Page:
The winner of PBW Holiday Giveaway #2 -- Times Change is:
Crista, when you have a chance please send your full name and ship-to info to LynnViehl@aol.com, and I'll get your package out to you. Thanks to everyone for sharing their favorite SF/F reads with us.
One question I dread during interviews (and probably why I dodge them so often) is "Who is your favorite author?" I always say something like I can't pick one and then name every writer I can think of who has a book on my keeper shelf. I always miss someone, too, and hate myself afterward.
There are a couple of authors whose books I would buy even if they published their grocery lists (what does Linda Howard eat for breakfast, I wonder?) but I have no permanent, exclusively number one favorite. That would be like sending me into a French bakery and telling me I can only buy one specific pâtisserie for the rest of my life.
Today my favorite author is a historian I've been reading for the last couple of days. She never fails to immerse me in whatever time and place she chooses. I envy her characters. On the page she's charming, intelligent, beautifully devious, and makes writing look as easy and automatic as breathing. Want to know who she is?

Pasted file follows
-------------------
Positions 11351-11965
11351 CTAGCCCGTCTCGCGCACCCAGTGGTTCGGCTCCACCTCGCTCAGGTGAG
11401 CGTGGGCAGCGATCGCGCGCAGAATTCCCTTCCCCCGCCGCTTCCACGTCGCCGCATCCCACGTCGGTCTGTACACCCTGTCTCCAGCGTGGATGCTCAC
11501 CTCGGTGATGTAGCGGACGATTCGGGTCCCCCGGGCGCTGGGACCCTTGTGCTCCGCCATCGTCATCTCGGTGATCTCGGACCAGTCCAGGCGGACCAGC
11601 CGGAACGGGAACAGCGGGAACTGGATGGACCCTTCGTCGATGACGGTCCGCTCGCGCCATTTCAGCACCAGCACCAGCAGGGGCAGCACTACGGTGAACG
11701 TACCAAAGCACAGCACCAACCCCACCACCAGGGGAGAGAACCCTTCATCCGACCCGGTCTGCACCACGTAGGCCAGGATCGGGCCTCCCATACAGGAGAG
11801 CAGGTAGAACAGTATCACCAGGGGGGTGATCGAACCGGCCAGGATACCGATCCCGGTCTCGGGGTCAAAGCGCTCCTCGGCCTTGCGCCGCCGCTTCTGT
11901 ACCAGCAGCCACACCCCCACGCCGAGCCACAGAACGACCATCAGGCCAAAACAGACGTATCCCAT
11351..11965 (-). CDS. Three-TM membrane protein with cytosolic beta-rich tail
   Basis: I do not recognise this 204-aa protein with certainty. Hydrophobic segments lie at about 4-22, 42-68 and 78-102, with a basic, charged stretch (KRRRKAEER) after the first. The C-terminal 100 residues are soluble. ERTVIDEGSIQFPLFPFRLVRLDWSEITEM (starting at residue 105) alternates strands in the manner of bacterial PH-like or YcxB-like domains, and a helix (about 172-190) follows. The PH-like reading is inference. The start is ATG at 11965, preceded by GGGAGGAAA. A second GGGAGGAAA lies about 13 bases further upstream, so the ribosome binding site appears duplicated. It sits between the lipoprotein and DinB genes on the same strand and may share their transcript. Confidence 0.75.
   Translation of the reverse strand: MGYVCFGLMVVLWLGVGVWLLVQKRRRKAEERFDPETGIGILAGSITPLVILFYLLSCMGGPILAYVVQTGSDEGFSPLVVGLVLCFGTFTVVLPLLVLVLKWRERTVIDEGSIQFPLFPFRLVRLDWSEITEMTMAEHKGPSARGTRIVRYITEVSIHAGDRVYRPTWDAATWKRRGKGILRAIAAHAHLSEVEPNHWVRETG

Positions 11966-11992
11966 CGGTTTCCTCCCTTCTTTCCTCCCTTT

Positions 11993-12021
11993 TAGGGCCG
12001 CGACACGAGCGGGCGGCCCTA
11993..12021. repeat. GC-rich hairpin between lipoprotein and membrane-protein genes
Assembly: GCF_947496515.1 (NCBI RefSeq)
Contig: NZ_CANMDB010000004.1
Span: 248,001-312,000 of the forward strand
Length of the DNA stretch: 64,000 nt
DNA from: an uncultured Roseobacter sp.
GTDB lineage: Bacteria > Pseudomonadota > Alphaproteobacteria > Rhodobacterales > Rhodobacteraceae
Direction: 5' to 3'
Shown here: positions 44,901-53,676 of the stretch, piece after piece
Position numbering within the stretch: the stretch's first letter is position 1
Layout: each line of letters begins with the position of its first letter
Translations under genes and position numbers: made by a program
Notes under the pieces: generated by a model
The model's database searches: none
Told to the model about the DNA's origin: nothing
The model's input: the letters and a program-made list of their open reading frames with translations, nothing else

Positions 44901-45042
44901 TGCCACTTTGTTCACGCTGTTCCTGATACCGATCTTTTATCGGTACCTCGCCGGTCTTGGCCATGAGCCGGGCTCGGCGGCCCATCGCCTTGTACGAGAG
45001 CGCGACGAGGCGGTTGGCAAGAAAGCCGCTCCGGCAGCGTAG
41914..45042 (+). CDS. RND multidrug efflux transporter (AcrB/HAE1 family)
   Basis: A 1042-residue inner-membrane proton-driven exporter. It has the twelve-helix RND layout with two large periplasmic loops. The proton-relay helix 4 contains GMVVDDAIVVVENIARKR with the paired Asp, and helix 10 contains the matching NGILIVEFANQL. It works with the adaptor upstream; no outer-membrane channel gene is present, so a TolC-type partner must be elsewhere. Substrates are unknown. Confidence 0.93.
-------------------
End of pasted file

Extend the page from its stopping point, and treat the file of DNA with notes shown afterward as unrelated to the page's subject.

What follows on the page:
A couple of nights ago my favorite author was someone I discovered by accident back in 2001 (I was sucked in by a great title and killer cover art.) I didn't expect anything more than a decent story, but in this case, I got great story. I found an e-book version of a story of hers that I'd somehow missed -- must have been in an anthology -- and downloaded it to test the whole Adobe thing. I didn't really have time to read the story that night, but of course she owned me after the first page and I was up until 2 am finishing it.
There are so many writers I admire for different reasons. I want to praise them all, and nag my readers to buy their books, and see to it that they're going to keep writing. I give away their books like presents because to me they are gifts. I miss favorite writers who have retired from the game (Sharon and Tom Curtis) or who aren't here anymore (Oscar Wilde.) I do what I can here on PBW to support my favorite authors and the books they write because I see it as in investment in my reading future -- and great books have to be shared with others.
Things you can do for your favorite authors that don't cost anything:
1. Talk about their books to other readers. This is pretty obvious, but I don't think readers know just how powerful they are. As a writer who has not been an overnight success, I can absolutely guarantee you that I wouldn't still be working in the biz if it wasn't for word of mouth. One concrete example: by talking about it, my readers actually brought one of my novel series (StarDoc) back to the market, and gave me the opportunity to write and publish more books (which is the best gift you can ever give a series author like me.)